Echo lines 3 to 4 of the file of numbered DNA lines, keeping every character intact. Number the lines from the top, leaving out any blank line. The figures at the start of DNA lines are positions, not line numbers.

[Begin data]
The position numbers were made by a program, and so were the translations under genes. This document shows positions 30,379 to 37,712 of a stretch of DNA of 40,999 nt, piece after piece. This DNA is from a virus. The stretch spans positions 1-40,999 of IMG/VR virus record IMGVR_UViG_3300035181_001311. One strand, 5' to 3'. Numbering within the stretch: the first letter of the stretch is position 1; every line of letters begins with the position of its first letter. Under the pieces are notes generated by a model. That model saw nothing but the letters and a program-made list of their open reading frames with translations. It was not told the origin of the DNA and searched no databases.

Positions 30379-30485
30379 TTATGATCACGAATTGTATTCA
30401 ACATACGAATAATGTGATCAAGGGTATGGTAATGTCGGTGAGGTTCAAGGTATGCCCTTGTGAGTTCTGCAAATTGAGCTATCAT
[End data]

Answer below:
30379 TTATGATCACGAATTGTATTCA
30401 ACATACGAATAATGTGATCAAGGGTATGGTAATGTCGGTGAGGTTCAAGGTATGCCCTTGTGAGTTCTGCAAATTGAGCTATCAT